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PloS one

Circulating B-lymphocytes as potential biomarkers of tuberculosis infection activity.


PMID 25192196

Abstract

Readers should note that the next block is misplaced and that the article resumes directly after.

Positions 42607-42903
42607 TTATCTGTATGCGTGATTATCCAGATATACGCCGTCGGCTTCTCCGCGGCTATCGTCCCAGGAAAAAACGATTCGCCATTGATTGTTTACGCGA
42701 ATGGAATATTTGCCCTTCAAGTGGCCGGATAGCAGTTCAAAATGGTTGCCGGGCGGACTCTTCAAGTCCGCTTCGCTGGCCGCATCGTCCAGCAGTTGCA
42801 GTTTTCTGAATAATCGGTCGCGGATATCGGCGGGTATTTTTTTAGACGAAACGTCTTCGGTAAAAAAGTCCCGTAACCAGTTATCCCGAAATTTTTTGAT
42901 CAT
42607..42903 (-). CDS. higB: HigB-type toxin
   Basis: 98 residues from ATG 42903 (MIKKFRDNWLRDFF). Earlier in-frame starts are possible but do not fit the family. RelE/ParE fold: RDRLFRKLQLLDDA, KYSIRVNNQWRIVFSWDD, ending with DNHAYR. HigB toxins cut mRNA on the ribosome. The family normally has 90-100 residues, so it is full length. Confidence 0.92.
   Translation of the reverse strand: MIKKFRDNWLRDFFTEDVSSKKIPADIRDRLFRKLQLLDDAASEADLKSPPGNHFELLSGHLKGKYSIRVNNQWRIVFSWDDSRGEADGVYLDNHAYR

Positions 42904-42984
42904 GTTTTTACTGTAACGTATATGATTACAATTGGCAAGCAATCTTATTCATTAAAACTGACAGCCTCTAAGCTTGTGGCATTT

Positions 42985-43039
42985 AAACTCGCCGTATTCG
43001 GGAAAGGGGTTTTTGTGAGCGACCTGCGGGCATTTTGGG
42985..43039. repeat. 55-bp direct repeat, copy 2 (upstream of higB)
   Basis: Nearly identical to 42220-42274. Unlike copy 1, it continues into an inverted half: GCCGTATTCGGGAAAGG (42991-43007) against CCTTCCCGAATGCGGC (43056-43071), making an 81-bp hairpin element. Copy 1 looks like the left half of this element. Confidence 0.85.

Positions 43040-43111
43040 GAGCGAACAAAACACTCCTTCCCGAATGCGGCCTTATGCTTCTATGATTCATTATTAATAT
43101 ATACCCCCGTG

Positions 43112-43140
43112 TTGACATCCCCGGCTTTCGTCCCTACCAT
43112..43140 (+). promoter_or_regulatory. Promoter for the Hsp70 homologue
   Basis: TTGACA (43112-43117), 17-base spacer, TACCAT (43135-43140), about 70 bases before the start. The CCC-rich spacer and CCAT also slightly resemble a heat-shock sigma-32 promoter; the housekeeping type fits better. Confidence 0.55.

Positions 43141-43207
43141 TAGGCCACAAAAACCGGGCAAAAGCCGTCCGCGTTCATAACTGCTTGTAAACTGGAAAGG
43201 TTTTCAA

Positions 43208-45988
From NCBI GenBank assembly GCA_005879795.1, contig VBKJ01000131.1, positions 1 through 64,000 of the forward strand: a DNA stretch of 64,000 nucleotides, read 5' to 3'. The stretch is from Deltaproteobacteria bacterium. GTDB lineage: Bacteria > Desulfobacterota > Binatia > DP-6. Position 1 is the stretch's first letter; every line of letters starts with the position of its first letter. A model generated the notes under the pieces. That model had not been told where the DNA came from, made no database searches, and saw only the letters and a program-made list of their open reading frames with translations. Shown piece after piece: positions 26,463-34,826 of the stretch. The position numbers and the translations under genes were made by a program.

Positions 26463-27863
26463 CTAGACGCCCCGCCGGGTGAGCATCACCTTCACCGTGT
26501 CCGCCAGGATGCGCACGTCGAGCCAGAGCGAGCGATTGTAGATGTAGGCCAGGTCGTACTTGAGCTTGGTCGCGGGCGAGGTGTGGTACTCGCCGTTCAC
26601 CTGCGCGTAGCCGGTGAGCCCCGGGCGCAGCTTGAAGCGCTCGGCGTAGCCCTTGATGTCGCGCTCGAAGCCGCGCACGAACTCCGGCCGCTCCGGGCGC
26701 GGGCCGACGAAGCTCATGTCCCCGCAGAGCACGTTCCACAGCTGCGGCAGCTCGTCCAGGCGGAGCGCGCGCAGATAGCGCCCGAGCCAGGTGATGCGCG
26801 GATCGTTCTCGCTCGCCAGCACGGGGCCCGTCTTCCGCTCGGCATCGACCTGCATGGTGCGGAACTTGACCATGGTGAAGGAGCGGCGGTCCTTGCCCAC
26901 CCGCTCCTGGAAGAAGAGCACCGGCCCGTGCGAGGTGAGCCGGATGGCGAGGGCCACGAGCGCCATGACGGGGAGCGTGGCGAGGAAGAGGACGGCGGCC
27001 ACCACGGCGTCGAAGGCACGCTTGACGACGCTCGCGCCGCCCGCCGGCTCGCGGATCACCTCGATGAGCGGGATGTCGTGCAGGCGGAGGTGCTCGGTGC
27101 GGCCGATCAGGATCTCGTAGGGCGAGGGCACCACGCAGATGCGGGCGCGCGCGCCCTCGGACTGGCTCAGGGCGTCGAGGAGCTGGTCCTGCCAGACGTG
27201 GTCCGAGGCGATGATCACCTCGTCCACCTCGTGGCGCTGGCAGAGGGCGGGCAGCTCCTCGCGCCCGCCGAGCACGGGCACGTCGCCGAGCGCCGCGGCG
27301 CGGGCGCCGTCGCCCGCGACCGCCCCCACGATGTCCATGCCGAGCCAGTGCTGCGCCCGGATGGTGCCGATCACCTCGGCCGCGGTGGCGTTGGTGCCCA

Accurate biomarkers of Mycobacterium tuberculosis infection activity would significantly improve early diagnosis, treatment and management of M. tuberculosis infection. We hypothesised that circulating B-lymphocytes may be useful biomarkers of tuberculosis (TB) infection status in highly TB-endemic settings. Ex-vivo and in-vitro mycobacteria-specific B-cell ELISPOT assays were used to examine the plasmablast (PB) and memory B-cell (MBC) responses in the peripheral blood of adult, healthy, community controls (n = 151) and of active TB patients (n = 48) living in Uganda. Frequencies of mycobacteria-specific PBs were markedly higher in active TB patients compared to healthy controls, and, conversely, MBCs were markedly higher in the healthy controls compared to active TB patients. In addition, the community controls with evidence of latent TB infection had higher peripheral blood PB and MBC responses than those without evidence of TB infection. These data demonstrate that peripheral blood B-cell responses are differentially modulated during latent and active M. tuberculosis infection, and suggest that the PB to MBC ratio may be a useful biomarker of TB infection activity.

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